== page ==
A mysterious fire that destroyed nearly 80% of the SOE records broke out around this time and it is inferred that the fire was intentional. What we do know of SOE comes from the surviving records and from information from it’s former agents who spoke out in increasing numbers from the 1960s onward when it was clear that the Official Secrets Act has run it’s course on SOE’s members all those years later`. Very few in the public knew of SOE until it’s exploits became more well known in the latter half of the 20th century. Precious few agents and SOE personnel survive today.
SOE supported existing sister organizations like the SAS, American OSS which became the CIA and others whose missions continue to this day. SOE’s legacy remains a legendary story whose exploits are worth reading about and knowing.
Special Forces Club
Not content to sit idle after he was unceremoniously dumped from military service after the war, Colin Gubbins created the Special Forces Club in England that few know of even to this day.
Originally the club allowed only SOE members to come into it’s doors but eventually opened to SIS, SAS commandos and other intelligence professionals to pay honor to the Special Forces of Britain. There, agents could freely talk and socialize in a place that, outside of the club, the “Official Secrets Act” kept them from divulging until many years had transpired.
The club is distinct in the fact that most people do not know about it, even in the neighborhood it resides. It remains a exclusive enclave that allows for private conversations amongst intelligence and special forces professionals to mingle and relax.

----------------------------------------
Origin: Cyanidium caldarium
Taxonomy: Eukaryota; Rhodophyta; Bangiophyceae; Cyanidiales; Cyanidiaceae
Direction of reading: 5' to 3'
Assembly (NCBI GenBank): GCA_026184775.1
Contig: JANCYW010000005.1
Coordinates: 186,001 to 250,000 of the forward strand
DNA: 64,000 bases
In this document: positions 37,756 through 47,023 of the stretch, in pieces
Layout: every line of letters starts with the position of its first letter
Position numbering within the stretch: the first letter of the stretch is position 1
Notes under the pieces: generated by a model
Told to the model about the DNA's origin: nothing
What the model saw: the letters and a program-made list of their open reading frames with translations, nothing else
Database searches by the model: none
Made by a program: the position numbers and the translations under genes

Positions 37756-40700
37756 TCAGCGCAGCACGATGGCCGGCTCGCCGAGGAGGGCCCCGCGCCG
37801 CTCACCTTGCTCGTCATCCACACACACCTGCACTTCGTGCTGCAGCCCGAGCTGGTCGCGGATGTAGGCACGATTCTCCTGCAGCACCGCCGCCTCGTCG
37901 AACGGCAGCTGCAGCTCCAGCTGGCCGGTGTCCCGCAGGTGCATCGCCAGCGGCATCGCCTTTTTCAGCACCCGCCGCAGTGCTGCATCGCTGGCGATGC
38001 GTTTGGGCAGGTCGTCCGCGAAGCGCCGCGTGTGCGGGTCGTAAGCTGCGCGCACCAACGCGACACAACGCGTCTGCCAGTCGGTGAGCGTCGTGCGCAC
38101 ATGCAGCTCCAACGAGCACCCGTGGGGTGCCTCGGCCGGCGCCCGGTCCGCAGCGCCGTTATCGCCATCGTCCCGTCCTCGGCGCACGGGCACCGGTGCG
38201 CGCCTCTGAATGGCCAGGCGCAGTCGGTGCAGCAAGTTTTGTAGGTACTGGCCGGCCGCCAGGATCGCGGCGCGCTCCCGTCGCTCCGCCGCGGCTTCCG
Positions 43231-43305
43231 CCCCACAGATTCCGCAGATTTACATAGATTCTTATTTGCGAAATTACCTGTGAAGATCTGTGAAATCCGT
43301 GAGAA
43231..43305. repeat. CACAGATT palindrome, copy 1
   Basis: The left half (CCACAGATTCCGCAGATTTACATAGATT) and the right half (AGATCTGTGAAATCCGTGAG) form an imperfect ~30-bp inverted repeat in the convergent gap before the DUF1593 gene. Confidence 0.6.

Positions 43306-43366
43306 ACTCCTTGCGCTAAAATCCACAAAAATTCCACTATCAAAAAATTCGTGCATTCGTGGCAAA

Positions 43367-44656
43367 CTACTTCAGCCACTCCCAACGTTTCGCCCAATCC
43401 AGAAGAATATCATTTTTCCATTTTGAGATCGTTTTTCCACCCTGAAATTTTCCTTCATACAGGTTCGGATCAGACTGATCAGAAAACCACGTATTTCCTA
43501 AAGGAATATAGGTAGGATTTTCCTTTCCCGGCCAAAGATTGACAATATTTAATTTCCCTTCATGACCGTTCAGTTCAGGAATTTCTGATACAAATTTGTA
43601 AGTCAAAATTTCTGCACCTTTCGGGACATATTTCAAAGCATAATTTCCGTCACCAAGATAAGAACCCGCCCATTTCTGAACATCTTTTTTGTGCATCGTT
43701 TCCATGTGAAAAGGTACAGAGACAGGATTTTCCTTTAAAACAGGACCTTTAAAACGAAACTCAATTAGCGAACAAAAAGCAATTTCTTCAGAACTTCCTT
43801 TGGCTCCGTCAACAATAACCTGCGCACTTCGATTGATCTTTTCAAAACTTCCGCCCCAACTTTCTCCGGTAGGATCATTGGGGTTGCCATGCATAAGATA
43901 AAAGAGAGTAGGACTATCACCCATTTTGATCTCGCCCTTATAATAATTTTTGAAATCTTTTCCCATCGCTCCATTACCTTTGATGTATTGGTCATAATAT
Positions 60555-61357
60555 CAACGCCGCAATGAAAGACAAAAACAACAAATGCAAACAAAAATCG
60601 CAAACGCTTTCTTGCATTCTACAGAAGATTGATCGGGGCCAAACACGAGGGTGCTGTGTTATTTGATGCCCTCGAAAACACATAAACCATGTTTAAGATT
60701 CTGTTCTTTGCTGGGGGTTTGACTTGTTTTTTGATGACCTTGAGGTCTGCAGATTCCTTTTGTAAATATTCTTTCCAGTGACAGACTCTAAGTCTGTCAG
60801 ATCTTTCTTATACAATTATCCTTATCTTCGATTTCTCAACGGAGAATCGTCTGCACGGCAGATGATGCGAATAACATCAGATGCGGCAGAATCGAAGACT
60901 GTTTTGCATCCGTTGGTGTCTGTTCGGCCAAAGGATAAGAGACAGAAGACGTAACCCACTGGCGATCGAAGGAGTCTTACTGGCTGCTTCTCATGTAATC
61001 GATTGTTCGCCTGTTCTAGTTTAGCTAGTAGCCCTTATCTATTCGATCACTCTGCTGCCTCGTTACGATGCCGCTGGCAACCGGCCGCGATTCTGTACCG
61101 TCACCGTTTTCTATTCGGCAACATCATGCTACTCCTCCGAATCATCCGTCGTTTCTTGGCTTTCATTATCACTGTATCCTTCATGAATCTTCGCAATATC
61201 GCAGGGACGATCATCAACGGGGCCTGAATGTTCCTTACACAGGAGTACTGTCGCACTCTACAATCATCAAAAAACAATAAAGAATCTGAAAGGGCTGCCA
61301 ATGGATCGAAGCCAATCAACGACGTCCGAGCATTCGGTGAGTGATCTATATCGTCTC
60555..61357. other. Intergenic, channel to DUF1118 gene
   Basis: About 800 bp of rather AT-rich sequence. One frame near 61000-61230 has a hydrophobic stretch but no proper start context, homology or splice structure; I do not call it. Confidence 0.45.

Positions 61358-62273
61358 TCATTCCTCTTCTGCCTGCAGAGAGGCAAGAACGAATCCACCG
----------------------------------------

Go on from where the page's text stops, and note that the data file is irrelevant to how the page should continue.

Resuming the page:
Leo was indeed a welcome member of the club due to his many contributions to the war effort.
It took some digging but I found his obituary on the now defunct (and with valuable and timeless content!) 64-Baker-Street.Org website which mentioned the Special Forces Club and that Leo was indeed a regular member there.
The short sentence “He was an habitue of the Special Forces Club.” was shared in his obituary and I was pleased to see he was rewarded with the recognition he so richly deserved from his peers. Leo went on to write a memoir of his experience, was interviewed many times on the BBC and was recorded in video and audio appearances that survive today in which he shares his experiences with a sense of humor and humility.
The Special Forces Club preserves such memories and the experiences of those agents and personnel who sacrificed their time and lives to insure the Nazis did not take over the world and to those who have done the same since World War 2. We are forever in their debt.
Leo passed away on January 15, 2001 after a lifetime of speaking, creating and writing after suffering from prostate cancer. Per his entry at the IMDB: “His body was donated to University of East London for medical science.”
Leo never was a soldier in the classical sense, but it is my personal belief that Leo was a consummate special forces soldier of his own unique caliber. May he rest in peace.
The Life That I Have
The life that I have
Is all that I have
And the life that I have
The love that I have
Of the life that I have
Is yours and yours and yours.
A sleep I shall have
A rest I shall have
Yet death will be but a pause
For the peace of my years
In the long green grass
Will be yours and yours and yours.
We are in the debt of these agents and people who fought so hard to defeat the Nazis. May their memory never be forgotten.
I have created a SOE Virtual Cemetery on FindAGrave for members of SOE whose profiles are on the site. More will be added in the future.
Sources: Much of the content of this article was sourced from Wikipedia, current web sites and defunct websites on Archive.Org with my own writing and observations thus interspersed.